Work to clean up North Carolina politics
Folks are taught from an early age that if they have a problem with something that a governmental body is doing, they should contact their representative. It's safe to say a lot of progressives in Orange and northern Chatham counties have had a lot of problems with the actions, or lack thereof, taken by the North Carolina General Assembly during this year's session.The most glaring disappointment is the lack of meaningful ethics/lobbying reform.
It's clear many legislators want to get as much out of their status as they possibly can and are not committed to making the real changes that could help North Carolina residents better trust their elected officials.
But this is by far not the only failed opportunity to make the state better during this session.
A full slate of good environmental bills have been killed by the moneyed interests around the General Assembly, ranging from strong standards to create cleaner cars to the common-sense issue of electronics recycling, for which the Orange County Commissioners have provided a great model.
Another session will pass without a death penalty moratorium. The bigwigs in the Ram's Club at UNC are still saving money by giving star athletes from outside North Carolina in-state tuition, and the list goes on and on.
The blame can't be placed on the Democratic or Republican parties alone -- they're both complicit in the culture that has been created in Raleigh, and it means local residents of all affiliations should be concerned and should feel compelled to take action to change it.
We could all contact our own legislators to express our displeasure about these issues, as we're taught to do in school. But it's not their fault. In state Sens. Ellie Kinnaird and Bob Atwater, and Reps. Verla Insko and Joe Hackney, we have as progressive and proactive a delegation in Raleigh as we possibly could.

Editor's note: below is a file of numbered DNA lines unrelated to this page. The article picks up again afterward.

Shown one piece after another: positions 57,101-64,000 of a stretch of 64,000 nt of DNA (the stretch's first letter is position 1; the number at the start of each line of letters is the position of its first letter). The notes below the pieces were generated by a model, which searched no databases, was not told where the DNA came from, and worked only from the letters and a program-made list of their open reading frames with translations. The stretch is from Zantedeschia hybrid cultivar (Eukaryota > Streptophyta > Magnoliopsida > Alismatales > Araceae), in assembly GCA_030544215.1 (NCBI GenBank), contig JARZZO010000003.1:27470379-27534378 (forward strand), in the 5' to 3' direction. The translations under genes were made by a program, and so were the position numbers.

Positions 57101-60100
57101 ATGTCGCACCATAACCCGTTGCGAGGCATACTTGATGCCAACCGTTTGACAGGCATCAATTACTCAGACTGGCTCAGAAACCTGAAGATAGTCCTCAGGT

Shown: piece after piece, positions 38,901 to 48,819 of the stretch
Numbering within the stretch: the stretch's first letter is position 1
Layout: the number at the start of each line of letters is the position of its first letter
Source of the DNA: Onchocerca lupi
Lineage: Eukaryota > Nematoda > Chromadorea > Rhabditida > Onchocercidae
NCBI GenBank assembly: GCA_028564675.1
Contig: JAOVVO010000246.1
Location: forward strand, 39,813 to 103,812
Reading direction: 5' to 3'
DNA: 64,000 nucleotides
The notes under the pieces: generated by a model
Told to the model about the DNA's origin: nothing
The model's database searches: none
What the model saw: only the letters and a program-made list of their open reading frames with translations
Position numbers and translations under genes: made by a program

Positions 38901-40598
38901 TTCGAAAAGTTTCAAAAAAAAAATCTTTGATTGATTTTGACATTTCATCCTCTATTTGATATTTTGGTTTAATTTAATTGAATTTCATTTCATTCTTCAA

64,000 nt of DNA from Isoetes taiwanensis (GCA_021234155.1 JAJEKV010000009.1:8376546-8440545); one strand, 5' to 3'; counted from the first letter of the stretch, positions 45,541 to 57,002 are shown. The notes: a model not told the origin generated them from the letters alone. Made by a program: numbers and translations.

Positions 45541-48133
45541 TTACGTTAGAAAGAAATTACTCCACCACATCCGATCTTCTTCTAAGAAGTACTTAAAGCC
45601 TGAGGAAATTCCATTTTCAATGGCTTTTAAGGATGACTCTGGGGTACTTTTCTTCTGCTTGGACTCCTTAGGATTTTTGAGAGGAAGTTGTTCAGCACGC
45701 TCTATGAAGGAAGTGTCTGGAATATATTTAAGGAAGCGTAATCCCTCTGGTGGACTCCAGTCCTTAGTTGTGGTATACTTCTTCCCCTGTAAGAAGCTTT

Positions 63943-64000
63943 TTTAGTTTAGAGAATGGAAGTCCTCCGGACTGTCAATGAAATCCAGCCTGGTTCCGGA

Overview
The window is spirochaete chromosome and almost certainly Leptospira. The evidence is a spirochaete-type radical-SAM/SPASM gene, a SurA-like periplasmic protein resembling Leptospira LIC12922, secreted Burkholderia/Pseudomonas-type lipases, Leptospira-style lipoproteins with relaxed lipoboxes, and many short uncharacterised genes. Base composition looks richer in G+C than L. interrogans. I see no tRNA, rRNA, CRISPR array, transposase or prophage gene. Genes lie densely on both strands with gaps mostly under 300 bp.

Voters in Orange and Chatham have consistently elected the good guys, and the result is that it is our elected officials on the front lines fighting to change the way the system works to put the balance of power back in the hands of the common man.
For that we should commend them, and we should also commend ourselves for putting the right kind of people in power.
But obviously the four of them are not enough to enact an agenda that improves the daily lives of North Carolinians.
That doesn't mean local residents have an excuse to just sit on their hands and talk about how it's not our fault.
It means we need to take our involvement to another level and engage our friends, family and neighbors across the state in the political process. We need to show them the important things that aren't happening in the General Assembly, and we need to get them contacting their representatives, who more than often will need a little more prodding than the people in our delegation.
It's no secret that folks in our area are among the most involved and knowledgeable in the state. It's also no secret that usually the most important thing to politicians is getting reelected.
When representatives from places like Bertie and Scotland and Gaston counties start hearing as much from their constituents about the need for substantive ethics reform and other components of a progressive agenda as our representatives do here in Orange and Chatham, then we will start seeing some change.
It means putting more time in. It means e-mailing friends in other counties, calling them and telling them what's happening. It means looking up their home legislators' names and giving them their contact info so it's as easy as possible for them to make their voices heard.
But if we can help to create a stronger voice from the grassroots across the states that makes legislators realize they need to shape up or move out, it will be time well spent.
Of course, for some folks in the General Assembly no amount of lobbying is going to change the way they are, and they just need to be defeated for re-election.
Local residents can spend their time this fall volunteering in other districts to elect the sorts of candidates that are committed to a more transparent and constituent-responsive government.
Within less than an hour's driving distance there are several highly competitive House races where there are opportunities to replace legislators who have been roadblocks to change.
It's been another disappointing session, but instead of complaining about it, it's time for us as individual citizens to take a wider interest in the actions of our politicians across the state instead of focusing solely on what's happening in our own backyards.
If we start working now, maybe this time next year we'll have a better feeling about our Legislature.
Tom Jensen is a local political activist
and a recent graduate of UNC.
Readers can contact him at
c/o The Chapel Hill Herald,
106 Mallette Street, Chapel Hill NC 27516.